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Discussion Starter · #1 · (Edited)
Ultrasauna-ing?
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A Russian man trying to win the Sauna World Championships died after collapsing with severe burns in the final stage of an event that required contestants to sit in a 230-degree (110 Celsius) room as water was tossed onto a searing stove, officials and witnesses said.

Vladimir Ladyzhenskiy was pronounced dead late Saturday after he collapsed in the sauna alongside reigning champion Timo Kaukonen of Finland. Medical workers pulled both men out of the sauna and administered first aid in front of nearly 1,000 spectators in the southern Finnish town of Heinola.


TRAGIC SPORTS DEATHS
Sports has lost many athletes way too soon. We list a few.Both were shaking and bleeding from what appeared to be severe burns, said Hakon Eikesdal, a photographer with the Norwegian daily Dagbladet.

Kaukonen was hospitalized in stable condition Sunday, contest spokesman Ossi Arvela said.

The annual contest, which had over 130 participants from 15 countries, had been held since 1999. It will never be held again, Arvela said.

Half a liter (a pint) of water is added to the stove every 30 seconds and the last person to remain at the sauna is the winner.

There was no prize other than "some small things" Arvela said. He declined to provide details.

Arvela said Kaukonen - the defending world champion - had refused to leave the sauna despite appearing sick.

Sauna bathing is a popular past-time in Finland, which has an estimated 1.6 million saunas for a population of 5 million. Temperatures are normally kept around 158 to 176 degrees (70 -80 degrees Celsius).

"I know this is very hard to understand to people outside Finland who are not familiar with the sauna habit," Arvela said. "It is not so unusual to have 110 degrees in a sauna. A lot of competitors before have sat in higher temperatures than that."

Arvala said all rules in Saturday's competition were followed and the temperatures and times were similar to those in previous years.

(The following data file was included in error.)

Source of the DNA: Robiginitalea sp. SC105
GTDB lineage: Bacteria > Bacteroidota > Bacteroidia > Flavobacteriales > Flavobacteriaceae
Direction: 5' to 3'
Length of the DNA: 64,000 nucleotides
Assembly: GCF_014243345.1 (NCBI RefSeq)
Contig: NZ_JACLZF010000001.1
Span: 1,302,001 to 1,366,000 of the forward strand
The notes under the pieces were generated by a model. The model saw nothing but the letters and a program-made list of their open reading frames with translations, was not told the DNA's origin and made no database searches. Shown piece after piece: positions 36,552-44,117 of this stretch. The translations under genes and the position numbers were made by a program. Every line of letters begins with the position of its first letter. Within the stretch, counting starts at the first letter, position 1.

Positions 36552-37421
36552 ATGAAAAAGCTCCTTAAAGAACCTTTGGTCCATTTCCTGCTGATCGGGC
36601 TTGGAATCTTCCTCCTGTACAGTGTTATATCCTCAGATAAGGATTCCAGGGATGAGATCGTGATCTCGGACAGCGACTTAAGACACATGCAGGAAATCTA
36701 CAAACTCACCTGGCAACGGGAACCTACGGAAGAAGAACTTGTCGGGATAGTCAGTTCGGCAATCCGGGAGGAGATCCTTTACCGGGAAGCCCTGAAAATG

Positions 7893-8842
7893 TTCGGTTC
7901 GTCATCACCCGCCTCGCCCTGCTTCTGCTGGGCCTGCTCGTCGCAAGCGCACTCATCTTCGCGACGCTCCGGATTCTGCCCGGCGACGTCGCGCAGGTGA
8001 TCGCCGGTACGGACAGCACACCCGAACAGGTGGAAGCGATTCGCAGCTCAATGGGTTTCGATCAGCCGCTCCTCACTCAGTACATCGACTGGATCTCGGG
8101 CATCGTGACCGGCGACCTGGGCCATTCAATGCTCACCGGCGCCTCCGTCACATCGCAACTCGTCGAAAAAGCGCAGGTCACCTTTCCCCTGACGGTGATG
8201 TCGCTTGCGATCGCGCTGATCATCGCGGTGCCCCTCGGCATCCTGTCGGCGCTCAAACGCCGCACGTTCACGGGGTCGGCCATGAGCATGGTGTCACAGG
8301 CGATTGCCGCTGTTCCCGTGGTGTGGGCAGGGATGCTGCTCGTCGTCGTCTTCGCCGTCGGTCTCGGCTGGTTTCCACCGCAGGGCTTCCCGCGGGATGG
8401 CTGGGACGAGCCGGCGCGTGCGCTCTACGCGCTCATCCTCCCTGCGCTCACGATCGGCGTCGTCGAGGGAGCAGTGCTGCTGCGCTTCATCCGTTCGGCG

He said police are investigating the death.

Rising reported from Stockholm, Sweden
 

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Banned
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wtf??
 

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huvia ja hyötyä
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I am sure there have been deaths in competitive cycling... and people are still doing it :rolleyes:
 

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Call me a Fred
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Two men enter. One mans leaves.
 

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Failboat Captian
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Above the boiling point? They must measure the temp in the steamer. If the entire room was that hot, their skin would boil. That's insane (literally).
 

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Resident Dutchbag
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At least he didn't die wearing these.

 

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JohnnyTooBad said:
Above the boiling point? They must measure the temp in the steamer. If the entire room was that hot, their skin would boil. That's insane (literally).
Doesn't look pretty. :eek:

 

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huvia ja hyötyä
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Of course it is insane. And I happen to think that sauna can be very nice at 60 to 80 Celsius.

(temps being above the boiling point in the room doesn't automatically mean that the skin boils. I spend a good part of my life at temps below the freezing point and it does not mean that my skin freezes as soon as I go outside)
 

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Discussion Starter · #10 ·
rogger said:
Doesn't look pretty. :eek:

Do you think they'll still have the World Hot Tub Championship this year? What about the Steamshower Nationals? Or the Southwest Sweat Lodge Convention?:eek:
 

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jaded bitter joy crusher
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perttime said:
(temps being above the boiling point in the room doesn't automatically mean that the skin boils. I spend a good part of my life at temps below the freezing point and it does not mean that my skin freezes as soon as I go outside)
No, you won't boil right away, but if you're properly clothed you can stand very cold temperatures much longer than very hot temperatures because you have an internal source of heat.

When it's cold outside, your core can maintain its temperature so long as you're well enough insulated. When it's too hot out, your core has no inner sink for excess heat, so it can't cool you down.

Temperatures over 104 F with high humidity are very dangerous. Temperatures over 120 F with high humidity are insane.
 

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Fredke said:
Temperatures over 120 F with high humidity are insane.
If you have to spend a while there.

Something like 10 minutes at humid 180 F / 80 Celsius can actually be pretty pleasant, especially if you can take a dip in a lake (or roll in the snow :eek: ) before you go back for more...

edit:
Staying in freezing temps naked for a few minutes wont kill me either. Want to know how I know? A few hours is a different matter.
 
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